At a special policy roundtable at the Fund's 2006 International Symposium, Germany's Minister of Health, Ulla Schmidt, discussed priorities for achieving a high performance health system, along with (left) Martin van Rijn, Director-General of the Netherlands' Ministry of Health, Welfare and Sport, and (right) Julian Le Grand of the London School of Economics and Political Science.

Photo: John Troha/Redux Plus











International Program in Health Policy and Practice
2006 International Symposium
International Working Group on Quality Indicators
Harkness Fellows in Health Care Policy
Packer Policy Fellowships
Partnerships with International Foundations
Research Projects and Other Activities

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The goals of the Fund's International Program in Health Policy and Practice are threefold:
build an international network of health care researchers
devoted to policy.
encourage comparative research and collaboration among
industrialized nations.
spark creative thinking about health policy.
The program's key activities include high-level international policy forums, the Harkness Fellowships in Health Care Policy and Practice, and an annual international survey on health policy issues.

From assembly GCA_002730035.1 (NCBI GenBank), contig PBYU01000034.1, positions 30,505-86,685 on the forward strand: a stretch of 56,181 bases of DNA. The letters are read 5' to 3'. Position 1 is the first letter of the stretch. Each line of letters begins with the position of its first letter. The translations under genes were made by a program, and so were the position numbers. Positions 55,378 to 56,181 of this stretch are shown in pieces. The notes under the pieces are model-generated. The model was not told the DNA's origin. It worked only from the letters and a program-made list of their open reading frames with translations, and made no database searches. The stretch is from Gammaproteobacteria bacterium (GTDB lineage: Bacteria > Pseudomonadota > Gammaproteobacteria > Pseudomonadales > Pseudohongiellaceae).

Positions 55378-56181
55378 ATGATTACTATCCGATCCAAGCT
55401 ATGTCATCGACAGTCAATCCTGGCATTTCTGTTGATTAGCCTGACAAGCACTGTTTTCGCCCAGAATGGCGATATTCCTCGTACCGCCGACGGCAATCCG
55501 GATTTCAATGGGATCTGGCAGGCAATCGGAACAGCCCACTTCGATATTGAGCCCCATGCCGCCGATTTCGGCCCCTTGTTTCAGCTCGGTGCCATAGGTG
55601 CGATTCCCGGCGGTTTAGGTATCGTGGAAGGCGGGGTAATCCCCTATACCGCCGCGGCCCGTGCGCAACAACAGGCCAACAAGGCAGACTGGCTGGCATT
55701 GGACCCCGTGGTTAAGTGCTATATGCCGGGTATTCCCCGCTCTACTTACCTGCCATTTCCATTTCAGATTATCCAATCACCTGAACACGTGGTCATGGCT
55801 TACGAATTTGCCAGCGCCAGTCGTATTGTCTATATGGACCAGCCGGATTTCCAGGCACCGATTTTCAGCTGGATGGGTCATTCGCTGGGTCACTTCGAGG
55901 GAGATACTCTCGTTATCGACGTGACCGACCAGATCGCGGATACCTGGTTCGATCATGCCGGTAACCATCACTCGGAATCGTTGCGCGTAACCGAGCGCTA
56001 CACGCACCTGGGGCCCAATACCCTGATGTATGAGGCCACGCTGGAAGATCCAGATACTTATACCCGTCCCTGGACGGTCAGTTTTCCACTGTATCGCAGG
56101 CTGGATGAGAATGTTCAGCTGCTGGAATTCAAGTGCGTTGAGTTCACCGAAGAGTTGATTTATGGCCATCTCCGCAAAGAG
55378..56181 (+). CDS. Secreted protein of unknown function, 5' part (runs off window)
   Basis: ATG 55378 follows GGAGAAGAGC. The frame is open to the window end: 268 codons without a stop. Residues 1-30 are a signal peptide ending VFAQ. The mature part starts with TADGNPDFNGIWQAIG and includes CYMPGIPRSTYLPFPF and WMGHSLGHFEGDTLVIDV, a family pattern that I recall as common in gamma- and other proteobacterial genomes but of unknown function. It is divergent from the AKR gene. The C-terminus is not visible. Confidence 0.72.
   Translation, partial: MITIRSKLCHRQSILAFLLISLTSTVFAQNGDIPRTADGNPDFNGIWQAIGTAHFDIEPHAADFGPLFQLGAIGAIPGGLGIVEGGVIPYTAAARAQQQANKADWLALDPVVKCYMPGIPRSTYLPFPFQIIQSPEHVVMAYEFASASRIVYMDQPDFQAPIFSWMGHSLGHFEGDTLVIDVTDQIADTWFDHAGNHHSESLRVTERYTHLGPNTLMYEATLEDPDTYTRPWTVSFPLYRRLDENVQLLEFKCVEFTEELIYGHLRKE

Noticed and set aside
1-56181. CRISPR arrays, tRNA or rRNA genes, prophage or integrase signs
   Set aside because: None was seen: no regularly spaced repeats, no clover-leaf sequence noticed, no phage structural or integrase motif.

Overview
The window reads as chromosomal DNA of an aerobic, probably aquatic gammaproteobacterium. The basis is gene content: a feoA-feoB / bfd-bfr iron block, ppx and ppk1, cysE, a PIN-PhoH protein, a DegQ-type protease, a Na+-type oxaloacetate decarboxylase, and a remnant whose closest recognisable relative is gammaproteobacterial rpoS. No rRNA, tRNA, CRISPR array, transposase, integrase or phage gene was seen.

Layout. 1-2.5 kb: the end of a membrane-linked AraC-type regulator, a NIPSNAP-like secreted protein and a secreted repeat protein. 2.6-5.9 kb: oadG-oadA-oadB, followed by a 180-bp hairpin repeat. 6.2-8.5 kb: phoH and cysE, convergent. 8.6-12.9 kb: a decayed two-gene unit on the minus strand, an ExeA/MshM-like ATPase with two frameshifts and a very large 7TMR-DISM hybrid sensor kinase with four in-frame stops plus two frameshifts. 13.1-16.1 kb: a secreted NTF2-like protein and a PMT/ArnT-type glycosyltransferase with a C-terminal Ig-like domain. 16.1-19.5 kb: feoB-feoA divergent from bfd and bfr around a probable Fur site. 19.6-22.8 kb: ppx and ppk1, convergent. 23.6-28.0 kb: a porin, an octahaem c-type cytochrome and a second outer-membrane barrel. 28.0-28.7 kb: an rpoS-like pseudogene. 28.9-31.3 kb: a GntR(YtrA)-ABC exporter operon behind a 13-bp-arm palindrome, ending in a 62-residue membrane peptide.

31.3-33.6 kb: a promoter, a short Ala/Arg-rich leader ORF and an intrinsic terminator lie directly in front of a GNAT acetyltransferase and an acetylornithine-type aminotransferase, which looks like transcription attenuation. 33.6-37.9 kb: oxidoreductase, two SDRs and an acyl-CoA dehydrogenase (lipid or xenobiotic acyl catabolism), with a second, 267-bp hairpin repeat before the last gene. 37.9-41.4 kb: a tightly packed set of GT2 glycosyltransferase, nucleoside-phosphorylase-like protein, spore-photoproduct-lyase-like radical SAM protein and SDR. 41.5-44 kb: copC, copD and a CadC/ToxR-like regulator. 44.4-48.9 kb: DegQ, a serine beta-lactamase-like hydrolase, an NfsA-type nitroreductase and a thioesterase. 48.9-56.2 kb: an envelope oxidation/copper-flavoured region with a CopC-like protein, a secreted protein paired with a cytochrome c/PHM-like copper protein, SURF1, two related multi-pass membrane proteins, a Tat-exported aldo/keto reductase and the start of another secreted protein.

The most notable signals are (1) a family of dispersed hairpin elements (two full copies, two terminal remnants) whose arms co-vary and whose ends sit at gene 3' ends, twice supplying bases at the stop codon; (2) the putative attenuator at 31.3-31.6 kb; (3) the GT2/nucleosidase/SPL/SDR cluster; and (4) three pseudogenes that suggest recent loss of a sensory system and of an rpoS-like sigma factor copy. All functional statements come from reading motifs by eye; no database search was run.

For the past nine years, the Fund has hosted an annual international symposium focusing on a health policy topic of major concern to the United States and other industrialized nations. This year's symposium, held in November in Washington, D.C., brought together 65 policy experts around the theme, "What Makes a High Performance Health Care System and How Do We Get There?" Participants included health ministers or their designates from Australia, Canada, Germany, the Netherlands, New Zealand, the United Kingdom, and the United States as well as senior government officials and leading researchers from each country.
In his introductory remarks, U.S. Deputy Secretary of Health and Human Services Alex M. Azar II first underscored the value of international exchange and collaboration and then outlined the Administration's vision of a "value-driven health care system" guided by the principles of "transparency and consumer empowerment." The keynote address was given by U.K. Secretary of State for Health Patricia Hewitt, who spoke about her country's ambitious agenda for transforming its National Health Service into a quality-driven system, with greater consumer choice, competition, and transparency.
 
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Robin I. Osborn
Vice President